Doctor (pointing at the cockroach in the bath): That?

‘Ādil: Yes, that hero.

Doctor: Hero?

‘Ādil: Indeed a hero. Imagine yourself in a deep well with walls of smooth marble and that you found it impossible to get out despite having made exhausting efforts to do so, what would you do?

Doctor: I’d give up of course.

‘Ādil: But it hasn’t given up.

Doctor: By no means – I see it repeating its attempts dozens of times.

‘Ādil: Even hundreds. Since early morning I’ve been occupied in counting up the number of times.

Doctor: Is that what you were engaged in since this morning?

‘Ādil: Yes, I wanted to know when its struggle would come to an end.

Doctor (looking into the bath with real interest): As of now it looks as if it will not give up yet.

‘Ādil: Indeed. We’re tired from watching but it’s not tired from trying.

Doctor (continuing to watch it): What hope has it of escaping?

‘Ādil: No hope of course.

Doctor: Unless you were to intervene and save it.

‘Ādil: And I will not intervene.

Doctor: Why not, seeing that you admire it?

‘Ādil: I must leave it to its fate.[10]

‘Ādil is concerned with the cockroach, but he keeps his distance. He chooses not to intervene in its fate and yet admires its persistence. His feeling for the cockroach is ultimately ambivalence. Furthermore, the disconnect between the two occurs on the level of language,  made explicit later on when the Doctor explains that the cockroach could very well be screaming, but it is so tiny that it is impossible for the human ear to detect his voice. This ambivalence from the human perspective operating along the parallax gap allegorizes the multitudes’ reluctance to action even when the promising Nasserist regime of the 1952 coup had degenerated into hopeless. On the other hand, the distance between them begs the question if there is any possibility that the gap could be resolved.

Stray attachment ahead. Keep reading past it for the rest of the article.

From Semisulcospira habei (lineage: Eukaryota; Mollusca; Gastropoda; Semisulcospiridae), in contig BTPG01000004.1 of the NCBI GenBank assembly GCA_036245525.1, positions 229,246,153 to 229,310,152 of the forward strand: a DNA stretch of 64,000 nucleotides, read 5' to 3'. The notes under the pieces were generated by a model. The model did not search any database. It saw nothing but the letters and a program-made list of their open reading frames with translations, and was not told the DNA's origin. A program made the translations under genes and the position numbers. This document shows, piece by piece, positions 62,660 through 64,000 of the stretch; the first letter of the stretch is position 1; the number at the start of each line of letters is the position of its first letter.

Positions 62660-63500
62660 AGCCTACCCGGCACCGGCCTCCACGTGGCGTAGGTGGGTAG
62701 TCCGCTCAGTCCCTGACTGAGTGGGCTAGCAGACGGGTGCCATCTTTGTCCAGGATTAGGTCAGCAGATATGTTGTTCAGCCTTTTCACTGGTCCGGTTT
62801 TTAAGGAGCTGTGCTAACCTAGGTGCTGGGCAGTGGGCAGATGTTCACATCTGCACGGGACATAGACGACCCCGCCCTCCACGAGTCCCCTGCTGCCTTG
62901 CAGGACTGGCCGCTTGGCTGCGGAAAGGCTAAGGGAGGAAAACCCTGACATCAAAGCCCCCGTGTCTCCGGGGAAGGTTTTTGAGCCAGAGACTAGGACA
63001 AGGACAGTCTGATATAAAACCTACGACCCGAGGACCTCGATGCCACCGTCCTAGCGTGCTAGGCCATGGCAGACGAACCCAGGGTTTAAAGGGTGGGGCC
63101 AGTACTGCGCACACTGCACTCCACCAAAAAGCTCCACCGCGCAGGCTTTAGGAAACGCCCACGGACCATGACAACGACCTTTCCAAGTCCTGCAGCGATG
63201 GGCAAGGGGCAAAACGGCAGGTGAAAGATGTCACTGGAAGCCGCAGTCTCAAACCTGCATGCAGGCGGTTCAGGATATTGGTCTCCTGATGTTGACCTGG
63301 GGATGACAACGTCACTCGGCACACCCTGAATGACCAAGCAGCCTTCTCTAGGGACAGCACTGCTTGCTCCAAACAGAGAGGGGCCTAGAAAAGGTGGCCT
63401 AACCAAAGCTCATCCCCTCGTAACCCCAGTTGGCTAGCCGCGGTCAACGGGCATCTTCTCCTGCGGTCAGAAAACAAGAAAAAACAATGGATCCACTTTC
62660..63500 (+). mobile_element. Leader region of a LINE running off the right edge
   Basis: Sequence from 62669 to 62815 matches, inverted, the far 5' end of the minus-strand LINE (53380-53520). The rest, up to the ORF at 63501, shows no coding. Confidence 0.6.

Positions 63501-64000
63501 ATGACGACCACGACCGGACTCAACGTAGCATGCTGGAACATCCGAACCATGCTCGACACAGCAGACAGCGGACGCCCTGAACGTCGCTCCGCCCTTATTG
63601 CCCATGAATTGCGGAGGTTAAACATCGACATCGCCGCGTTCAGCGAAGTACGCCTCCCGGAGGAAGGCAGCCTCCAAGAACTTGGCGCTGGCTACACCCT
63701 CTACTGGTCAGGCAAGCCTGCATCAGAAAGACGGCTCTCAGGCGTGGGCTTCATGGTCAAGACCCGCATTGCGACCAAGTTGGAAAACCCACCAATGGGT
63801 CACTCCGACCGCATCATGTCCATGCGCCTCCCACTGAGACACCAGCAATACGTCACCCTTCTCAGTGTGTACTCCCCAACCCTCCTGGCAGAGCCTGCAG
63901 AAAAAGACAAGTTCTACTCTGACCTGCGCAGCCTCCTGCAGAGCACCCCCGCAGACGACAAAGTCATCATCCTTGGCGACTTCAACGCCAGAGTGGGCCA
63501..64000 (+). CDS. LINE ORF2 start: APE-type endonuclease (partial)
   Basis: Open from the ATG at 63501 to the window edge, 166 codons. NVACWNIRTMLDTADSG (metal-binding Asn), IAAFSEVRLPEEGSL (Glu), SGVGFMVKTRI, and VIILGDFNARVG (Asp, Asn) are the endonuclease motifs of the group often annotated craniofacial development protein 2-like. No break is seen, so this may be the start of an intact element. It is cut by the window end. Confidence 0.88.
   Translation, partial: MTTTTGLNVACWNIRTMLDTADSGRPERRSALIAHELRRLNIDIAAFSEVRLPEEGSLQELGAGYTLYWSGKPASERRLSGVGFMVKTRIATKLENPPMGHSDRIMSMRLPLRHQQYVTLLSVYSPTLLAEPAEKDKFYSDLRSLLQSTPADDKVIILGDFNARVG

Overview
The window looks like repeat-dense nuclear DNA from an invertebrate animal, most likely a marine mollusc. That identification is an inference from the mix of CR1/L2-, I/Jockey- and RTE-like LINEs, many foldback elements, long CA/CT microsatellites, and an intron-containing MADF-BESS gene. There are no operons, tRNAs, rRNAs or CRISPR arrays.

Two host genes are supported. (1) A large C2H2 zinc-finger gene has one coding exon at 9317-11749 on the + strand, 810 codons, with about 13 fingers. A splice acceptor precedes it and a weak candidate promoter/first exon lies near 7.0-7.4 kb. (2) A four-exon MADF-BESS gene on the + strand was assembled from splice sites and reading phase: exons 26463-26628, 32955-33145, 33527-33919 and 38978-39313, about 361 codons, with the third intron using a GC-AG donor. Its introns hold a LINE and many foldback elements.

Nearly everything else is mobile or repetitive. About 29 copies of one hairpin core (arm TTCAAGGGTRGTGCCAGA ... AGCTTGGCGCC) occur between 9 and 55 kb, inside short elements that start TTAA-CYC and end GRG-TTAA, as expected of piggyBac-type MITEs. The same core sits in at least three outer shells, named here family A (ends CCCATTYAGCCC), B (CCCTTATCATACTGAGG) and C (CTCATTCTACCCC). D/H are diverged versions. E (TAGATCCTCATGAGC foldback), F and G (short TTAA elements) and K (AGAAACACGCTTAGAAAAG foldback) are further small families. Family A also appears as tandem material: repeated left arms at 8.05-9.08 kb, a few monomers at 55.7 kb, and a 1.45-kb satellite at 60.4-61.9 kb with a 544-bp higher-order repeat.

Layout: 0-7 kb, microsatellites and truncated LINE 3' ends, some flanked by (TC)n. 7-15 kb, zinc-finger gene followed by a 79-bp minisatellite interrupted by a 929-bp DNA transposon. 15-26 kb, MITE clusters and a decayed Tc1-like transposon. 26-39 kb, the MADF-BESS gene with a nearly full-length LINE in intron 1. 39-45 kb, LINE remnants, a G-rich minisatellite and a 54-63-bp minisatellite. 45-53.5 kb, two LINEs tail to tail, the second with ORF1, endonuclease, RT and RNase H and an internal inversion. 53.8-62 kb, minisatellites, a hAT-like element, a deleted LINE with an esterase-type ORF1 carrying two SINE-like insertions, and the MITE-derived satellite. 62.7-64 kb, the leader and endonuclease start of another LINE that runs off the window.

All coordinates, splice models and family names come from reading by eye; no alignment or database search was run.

The vast difference in these viewpoints’ perceptions of each other demonstrate the irreducible parallax gap between the two ‘private stories’. The cockroaches and humans in al-Ḥakīm’s play—allegorizing the state and the people—are living the political parallax gap, the “social antagonism that allows for no common ground.” In fact, the play dramatizes this irreconcilability in the ultimate interaction between the cockroach and human worlds, when the cook Umm ‘Aṭiyya kills the King by simply performing her duties around the house. She not only kills, but wipes the cockroach out of existence. The King was not simply ‘trampled by the mountains’ nor did he fall victim to the ‘choking rain’. Rather he was erased from history without a trace. For al-Ḥakīm, such is the fate of Nasser’s dictatorship. The only way to ‘reconcile’ the parallax gap is through its utter eradication: via the erasure of the cockroach’s/state’s observational position. Furthermore, this resolution comes from the only laborer in household, Umm ‘Aṭiyya. Thus the actual work erases the utterance, “Come along – wake up! It’s time for work,” signaling a triumph of the real material labor over the flat rhetorics of the worker-savior in the state’s articulation of nationalism.